Wednesday, November 09, 2005

Realities of nonintervention

Christopher Hitchens writes on Realism in Darfur:

Nonintervention does not mean that nothing happens. It means that something else happens. Our policy in Darfur has not just failed to rescue a stricken black African population: It has actually assisted the Sudanese Islamists in completing their policy of racist murder. Thank heaven that we are tough enough to bear the shame of this, and strong enough to forgive ourselves.

I have been following some of the discussions of liberal interventionism taking place at the Talking Points Memo Cafe's America Abroad section, and also the TPM bookclub responses to Daadler and Lindsay's America Unbound. On the one hand the predominance of Monday-morning quarterbacking in these discussions effectively sidelines forward thinking about the problems in the world at this moment. On the other hand, the debate has clarified some crucial differences between popular varieties of internationalism (something I've tried to do pretty awkwardly), so it's a good read for those who would articulate a liberal foreign policy agenda. Hitchens' point has been raised by a few of the discussants, but not so starkly as Hitchens himself puts it.

"Nonintervention does not mean that nothing happens. It means that something else happens." It's a good place to begin a discussion of how nations ought to be relating to other nations. As I've previously argued (pretty awkwardly?), the noninterventionist's claim to realism isn't particularly compelling. Not doing anything has real consequences, some of them quite nasty. It is also clear that the noninterventionist position does not emerge ex nihilo, but historically occurs as a step back from previous levels of engagement. Can there be a responsible stepping back, or a stepping back consistent with advancing longterm common interests in peace and justice? To a degree this must be argued case by case. We can't assume that not doing anything will lead to good outcomes any more than we can assume that military actions will lead to good outcomes.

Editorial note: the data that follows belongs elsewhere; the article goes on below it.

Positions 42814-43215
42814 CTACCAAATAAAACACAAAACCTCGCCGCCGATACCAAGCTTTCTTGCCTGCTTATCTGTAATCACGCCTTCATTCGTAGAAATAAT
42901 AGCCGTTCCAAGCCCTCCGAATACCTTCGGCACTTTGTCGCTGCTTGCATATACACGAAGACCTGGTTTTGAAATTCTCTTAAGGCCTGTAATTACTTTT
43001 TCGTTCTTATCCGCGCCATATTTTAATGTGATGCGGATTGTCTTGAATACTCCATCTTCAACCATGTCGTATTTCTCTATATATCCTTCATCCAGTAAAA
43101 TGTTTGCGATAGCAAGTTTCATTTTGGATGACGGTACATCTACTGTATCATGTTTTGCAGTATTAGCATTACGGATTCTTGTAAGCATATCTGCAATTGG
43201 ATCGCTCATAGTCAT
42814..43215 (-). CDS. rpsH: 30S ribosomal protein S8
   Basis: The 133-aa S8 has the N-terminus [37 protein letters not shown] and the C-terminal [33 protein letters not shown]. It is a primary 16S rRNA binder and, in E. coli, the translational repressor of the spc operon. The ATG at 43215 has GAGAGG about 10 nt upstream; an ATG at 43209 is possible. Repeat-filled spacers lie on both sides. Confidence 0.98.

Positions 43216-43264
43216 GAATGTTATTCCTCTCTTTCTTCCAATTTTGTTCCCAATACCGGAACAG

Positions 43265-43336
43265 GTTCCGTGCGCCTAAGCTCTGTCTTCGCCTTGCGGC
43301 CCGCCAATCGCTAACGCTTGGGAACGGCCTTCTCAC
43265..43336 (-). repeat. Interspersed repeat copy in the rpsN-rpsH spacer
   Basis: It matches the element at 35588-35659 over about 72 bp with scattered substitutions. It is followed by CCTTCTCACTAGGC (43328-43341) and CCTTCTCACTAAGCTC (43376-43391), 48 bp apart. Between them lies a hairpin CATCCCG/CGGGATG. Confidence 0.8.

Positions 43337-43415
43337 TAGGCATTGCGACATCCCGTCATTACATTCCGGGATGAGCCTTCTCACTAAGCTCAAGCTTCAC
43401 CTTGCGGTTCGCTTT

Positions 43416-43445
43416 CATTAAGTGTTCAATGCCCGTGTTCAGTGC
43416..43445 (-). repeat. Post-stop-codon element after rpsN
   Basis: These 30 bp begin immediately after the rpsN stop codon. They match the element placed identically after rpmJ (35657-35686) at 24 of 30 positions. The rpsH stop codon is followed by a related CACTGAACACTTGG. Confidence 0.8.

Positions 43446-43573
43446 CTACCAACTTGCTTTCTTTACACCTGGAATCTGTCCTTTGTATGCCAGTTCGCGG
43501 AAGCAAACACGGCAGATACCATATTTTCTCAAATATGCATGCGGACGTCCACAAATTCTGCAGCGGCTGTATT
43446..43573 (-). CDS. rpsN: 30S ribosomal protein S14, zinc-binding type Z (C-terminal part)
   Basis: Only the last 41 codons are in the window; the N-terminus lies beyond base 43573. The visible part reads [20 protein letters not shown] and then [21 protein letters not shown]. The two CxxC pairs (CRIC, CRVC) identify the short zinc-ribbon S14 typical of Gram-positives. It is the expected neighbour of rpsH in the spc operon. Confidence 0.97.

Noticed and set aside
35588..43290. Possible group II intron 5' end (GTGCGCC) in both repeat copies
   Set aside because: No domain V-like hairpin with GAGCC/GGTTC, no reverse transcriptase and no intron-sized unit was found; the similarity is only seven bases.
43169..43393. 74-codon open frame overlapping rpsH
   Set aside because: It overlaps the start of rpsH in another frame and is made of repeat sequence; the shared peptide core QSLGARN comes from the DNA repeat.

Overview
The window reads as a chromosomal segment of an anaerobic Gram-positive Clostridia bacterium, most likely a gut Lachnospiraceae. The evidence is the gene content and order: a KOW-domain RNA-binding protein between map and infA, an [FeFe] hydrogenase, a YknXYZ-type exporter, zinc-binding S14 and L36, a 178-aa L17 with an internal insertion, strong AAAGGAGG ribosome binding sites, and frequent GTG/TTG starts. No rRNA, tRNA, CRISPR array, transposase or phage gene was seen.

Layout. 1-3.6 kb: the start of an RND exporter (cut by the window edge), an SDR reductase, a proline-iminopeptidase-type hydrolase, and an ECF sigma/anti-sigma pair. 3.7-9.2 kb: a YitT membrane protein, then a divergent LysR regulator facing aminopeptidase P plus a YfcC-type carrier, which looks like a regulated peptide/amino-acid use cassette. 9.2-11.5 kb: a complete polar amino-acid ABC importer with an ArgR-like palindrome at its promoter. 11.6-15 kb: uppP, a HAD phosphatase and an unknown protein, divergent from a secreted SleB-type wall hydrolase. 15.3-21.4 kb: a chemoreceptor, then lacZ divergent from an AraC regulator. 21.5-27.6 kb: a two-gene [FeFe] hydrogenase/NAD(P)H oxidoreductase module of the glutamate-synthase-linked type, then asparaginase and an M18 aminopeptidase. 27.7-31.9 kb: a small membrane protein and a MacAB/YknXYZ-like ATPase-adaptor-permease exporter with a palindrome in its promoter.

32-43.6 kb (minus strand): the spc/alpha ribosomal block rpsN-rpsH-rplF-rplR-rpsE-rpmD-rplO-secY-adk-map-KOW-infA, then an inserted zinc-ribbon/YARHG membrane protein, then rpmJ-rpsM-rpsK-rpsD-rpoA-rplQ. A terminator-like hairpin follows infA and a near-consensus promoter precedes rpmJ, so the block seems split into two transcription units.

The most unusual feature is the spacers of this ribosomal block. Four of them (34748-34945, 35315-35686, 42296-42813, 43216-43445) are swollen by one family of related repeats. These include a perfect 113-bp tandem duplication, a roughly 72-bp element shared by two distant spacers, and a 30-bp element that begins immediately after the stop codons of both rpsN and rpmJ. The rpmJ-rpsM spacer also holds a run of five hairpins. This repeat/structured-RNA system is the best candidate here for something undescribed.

My prejudice is to regard stepping back as an unattractive option. This puts me and likeminded liberals in an awkward position, because military action is self-evidently unattractive, and I share the liberal belief that war must be an option of last resort. If it's true, as I believe, that the Bush administration's doctrine of preemption presented us with a false choice between doing nothing and launching a total war against Iraq, it appears to be equally true that the political left, instead of articulating a strong alternative to a faulty premise, has more and more committed itself to the weak alternative of donothingism. Thus the political realities are such that the prospects for a genuinely liberal internationalism appear rather dim. Meanwhile the need for a strong advocacy of liberal internationalism is no less urgent than it has ever been.

posted by Fido the Yak at 12:37 PM.


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